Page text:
There are many problems for which one or both of the routines will require large amounts of computing time to obtain even moderately accurate results. The amount of computing time is controlled by the number of integrand evaluations you have allowed, and you should set this parameter carefully, with reference to the time available and the accuracy desired.
D01EAF extends the technique of D01FCF to integrate adaptively more than one integrand, that is to calculate the set of integrals

Is the functional form of the integrand known?  Is indefinite integration required?  D01ARF  
yes  yes  
no  no  
Do you require reverse communication?  D01RAF  
yes  
no  
Are you concerned with efficiency for simple integrals?  Is the integrand smooth (polynomiallike) apart from weight function ${\leftx\left(a+b\right)/2\right}^{c}$ or ${\left(bx\right)}^{c}{\left(xa\right)}^{d}$?  D01ARF, D01UAF, D01TBF or D01BCF and D01FBF, or D01GCF  
yes  yes  
no  no  
Is the integrand reasonably smooth and the required accuracy not too great?  D01ARF, D01BDF, D01ESF or D01UAF  
yes  
no  
Are multiple integrands to be integrated simultaneously?  D01ESF or D01RAF  
yes  
no  
Has the integrand discontinuities, sharp peaks or singularities at known points other than the end points?  Split the range and begin again; or use D01ALF or D01RGF  
yes  
no  
Is the integrand free of singularities, sharp peaks and violent oscillations apart from weight function ${\left(bx\right)}^{\alpha}{\left(xa\right)}^{\beta}\phantom{\rule{0ex}{0ex}}{\left(\mathrm{log}\left(bx\right)\right)}^{k}{\left(\mathrm{log}\left(xa\right)\right)}^{l}$?  D01APF  
yes  
no  
Is the integrand free of singularities, sharp peaks and violent oscillations apart from weight function ${\left(xc\right)}^{1}$?  D01AQF  
yes  
no  
Is the integrand free of violent oscillations apart from weight function $\mathrm{cos}\left(\omega x\right)$ or $\mathrm{sin}\left(\omega x\right)$?  D01ANF  
yes  
no  
Is the integrand free of singularities?  D01AJF, D01AKF, D01AUF or D01ESF  
yes  
no  
Is the integrand free of discontinuities and of singularities except possibly at the end points?  D01AHF  
yes  
no  
D01AJF, D01ATF, D01RAF or D01RGF  
D01AHF, D01AJF, D01ATF, D01RAF or D01RGF  
D01GAF  
Is the functional form of the integrand known?  Are you concerned with efficiency for simple integrands?  Is the integrand smooth (polynomiallike) with no exceptions?  D01UAF, D01BDF, D01ARF or D01ESF with transformation. See Section 3.4 (b)(ii).  
yes  yes  yes  
no  no  no  
Is the integrand smooth (polynomiallike) apart from weight function ${e}^{\beta \left(x\right)}$ (semiinfinite range) or ${e}^{{\beta \left(xa\right)}^{2}}$ (infinite range) or is the integrand polynomiallike in $\frac{1}{x+b}$? (semiinfinite range)?  D01UAF, D01TBF and D01FBF or D01BCF and D01FBF  
yes  
no  
Has integrand discontinuities, sharp peaks or singularities at known points other than a finite limit?  Split range; begin again using finite or infinite range trees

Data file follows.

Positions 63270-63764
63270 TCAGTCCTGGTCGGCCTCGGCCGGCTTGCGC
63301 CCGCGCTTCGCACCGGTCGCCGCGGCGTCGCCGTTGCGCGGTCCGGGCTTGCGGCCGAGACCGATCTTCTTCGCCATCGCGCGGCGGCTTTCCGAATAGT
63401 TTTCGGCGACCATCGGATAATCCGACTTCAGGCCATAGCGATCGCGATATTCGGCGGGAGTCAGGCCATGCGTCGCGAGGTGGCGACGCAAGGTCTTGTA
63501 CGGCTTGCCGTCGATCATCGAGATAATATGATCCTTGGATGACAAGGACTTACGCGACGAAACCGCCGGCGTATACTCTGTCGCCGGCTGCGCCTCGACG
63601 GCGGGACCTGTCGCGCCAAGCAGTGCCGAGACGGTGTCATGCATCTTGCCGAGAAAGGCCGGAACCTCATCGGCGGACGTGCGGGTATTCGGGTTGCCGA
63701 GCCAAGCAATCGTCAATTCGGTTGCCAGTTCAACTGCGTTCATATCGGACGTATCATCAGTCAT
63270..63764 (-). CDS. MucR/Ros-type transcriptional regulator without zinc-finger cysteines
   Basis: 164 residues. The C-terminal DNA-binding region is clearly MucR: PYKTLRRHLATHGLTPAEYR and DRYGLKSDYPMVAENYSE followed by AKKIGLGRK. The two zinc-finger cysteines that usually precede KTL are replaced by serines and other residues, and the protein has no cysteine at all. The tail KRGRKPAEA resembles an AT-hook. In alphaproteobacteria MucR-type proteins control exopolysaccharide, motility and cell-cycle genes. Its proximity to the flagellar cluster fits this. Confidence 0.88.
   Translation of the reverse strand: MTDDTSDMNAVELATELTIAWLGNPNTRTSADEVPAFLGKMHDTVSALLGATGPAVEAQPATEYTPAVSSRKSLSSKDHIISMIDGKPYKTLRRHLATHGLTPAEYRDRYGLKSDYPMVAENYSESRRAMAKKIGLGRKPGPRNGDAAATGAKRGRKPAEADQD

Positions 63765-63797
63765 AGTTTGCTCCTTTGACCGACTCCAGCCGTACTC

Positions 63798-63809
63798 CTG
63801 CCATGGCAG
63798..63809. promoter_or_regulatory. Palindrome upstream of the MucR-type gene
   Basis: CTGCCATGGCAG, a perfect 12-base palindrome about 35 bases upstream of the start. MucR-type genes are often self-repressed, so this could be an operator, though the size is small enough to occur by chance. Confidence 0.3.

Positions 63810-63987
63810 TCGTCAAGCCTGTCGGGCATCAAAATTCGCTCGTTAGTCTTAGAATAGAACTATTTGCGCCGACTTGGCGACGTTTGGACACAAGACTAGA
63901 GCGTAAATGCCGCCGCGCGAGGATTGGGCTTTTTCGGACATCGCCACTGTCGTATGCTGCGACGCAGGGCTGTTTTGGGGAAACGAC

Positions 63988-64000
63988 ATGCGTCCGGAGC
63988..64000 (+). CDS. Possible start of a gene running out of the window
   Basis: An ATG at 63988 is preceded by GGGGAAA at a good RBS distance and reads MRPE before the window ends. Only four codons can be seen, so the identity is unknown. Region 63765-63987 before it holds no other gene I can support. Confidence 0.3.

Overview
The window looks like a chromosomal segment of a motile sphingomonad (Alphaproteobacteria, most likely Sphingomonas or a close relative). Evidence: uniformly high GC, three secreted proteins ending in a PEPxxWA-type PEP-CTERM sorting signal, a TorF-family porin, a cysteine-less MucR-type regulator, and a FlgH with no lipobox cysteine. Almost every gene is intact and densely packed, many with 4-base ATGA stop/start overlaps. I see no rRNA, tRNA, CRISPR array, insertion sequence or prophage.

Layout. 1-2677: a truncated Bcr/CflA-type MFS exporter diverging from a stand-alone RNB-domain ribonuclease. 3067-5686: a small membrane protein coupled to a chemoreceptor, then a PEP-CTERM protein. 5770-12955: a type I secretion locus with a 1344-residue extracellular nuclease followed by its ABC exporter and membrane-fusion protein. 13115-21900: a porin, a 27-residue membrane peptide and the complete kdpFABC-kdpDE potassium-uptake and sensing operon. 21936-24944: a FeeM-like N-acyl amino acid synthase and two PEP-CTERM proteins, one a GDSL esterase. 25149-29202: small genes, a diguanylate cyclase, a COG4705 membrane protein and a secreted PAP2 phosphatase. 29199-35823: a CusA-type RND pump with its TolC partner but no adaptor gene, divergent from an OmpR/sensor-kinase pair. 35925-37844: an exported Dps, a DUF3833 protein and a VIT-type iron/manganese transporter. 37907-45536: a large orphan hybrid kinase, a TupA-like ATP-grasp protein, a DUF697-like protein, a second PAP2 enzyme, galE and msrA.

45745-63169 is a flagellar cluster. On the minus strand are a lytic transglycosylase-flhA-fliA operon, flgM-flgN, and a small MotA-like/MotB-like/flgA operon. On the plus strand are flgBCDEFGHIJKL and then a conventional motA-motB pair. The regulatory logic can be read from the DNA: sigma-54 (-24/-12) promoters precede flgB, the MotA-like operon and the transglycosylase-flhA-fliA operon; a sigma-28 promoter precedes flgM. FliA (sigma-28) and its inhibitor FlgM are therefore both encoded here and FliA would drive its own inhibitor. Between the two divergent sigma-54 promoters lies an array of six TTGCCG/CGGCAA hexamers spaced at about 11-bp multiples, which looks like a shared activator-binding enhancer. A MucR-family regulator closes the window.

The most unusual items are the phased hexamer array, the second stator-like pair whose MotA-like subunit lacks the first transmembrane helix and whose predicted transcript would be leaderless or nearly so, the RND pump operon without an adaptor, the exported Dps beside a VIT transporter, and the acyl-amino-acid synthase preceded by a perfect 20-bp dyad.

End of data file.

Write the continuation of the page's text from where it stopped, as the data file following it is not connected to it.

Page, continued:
yes  
no  
Does the integrand oscillate over the entire range?  Does the integrand decay rapidly towards an infinite limit?  Use D01AMF; or set cutoff and use finite range tree  
yes  yes  
no  no  
Is the integrand free of violent oscillations apart from weight function $\mathrm{cos}\left(\omega x\right)$ or $\mathrm{sin}\left(\omega x\right)$ (semiinfinite range)?  D01ASF  
yes  
no  
Use finiterange integration between the zeros and extrapolate (see C06BAF)  
D01AMF  
D01AMF  
D01GAF (integrates over the range of the points supplied)  
Is dimension $\text{}=2$ and product region?  D01DAF  
yes  
no  
Is dimension $\text{}\le 4$  Is region an $n$sphere?  D01FBF with user transformation or D01JAF  
yes  yes  
no  no  
Is region a Simplex?  D01FBF with user transformation or D01PAF  
yes  
no  
Is the integrand smooth (polynomiallike) in each dimension apart from weight function?  D01TBF or D01BCF with D01FBF  
yes  
no  
Is integrand free of extremely bad behaviour?  D01ESF, D01FCF, D01FDF or D01GCF  
yes  
no  
Is bad behaviour on the boundary?  D01FCF or D01FDF  
yes  
no  
Compare results from at least two of D01FCF, D01FDF, D01GBF and D01GCF, D01ESF and onedimensional recursive application  
Is region an $n$sphere?  D01FDF  
yes  
no  
Is region a Simplex?  D01PAF  
yes  
no  
Is high accuracy required?  D01FDF with parameter tuning  
yes  
no  
Is dimension high?  D01FDF, D01GCF or D01GDF, D01ESF  
yes  
no  
D01FCF  
D01BAW  nagf_quad_1d_gauss_hermite See the description of the parameter D01XXX in D01BAF and D01BBF. 
D01BAX  nagf_quad_1d_gauss_laguerre See the description of the parameter D01XXX in D01BAF and D01BBF. 
D01BAY  nagf_quad_1d_gauss_rational See the description of the parameter D01XXX in D01BAF and D01BBF. 
D01BAZ  nagf_quad_1d_gauss_legendre See the description of the parameter D01XXX in D01BAF and D01BBF. 
D01FDV  nagf_quad_md_sphere_dummy_region See the description of the parameter REGION in D01FDF. 
D01RBM  nagf_quad_d01rb_dummy See the description of the parameter MONIT in D01RBF. 
Withdrawn Routine  Mark of Withdrawal  Replacement Routine(s) 
D01BAF  26  D01UAF 
D01BBF  26  D01TBF 
D01RBF  27  No replacement required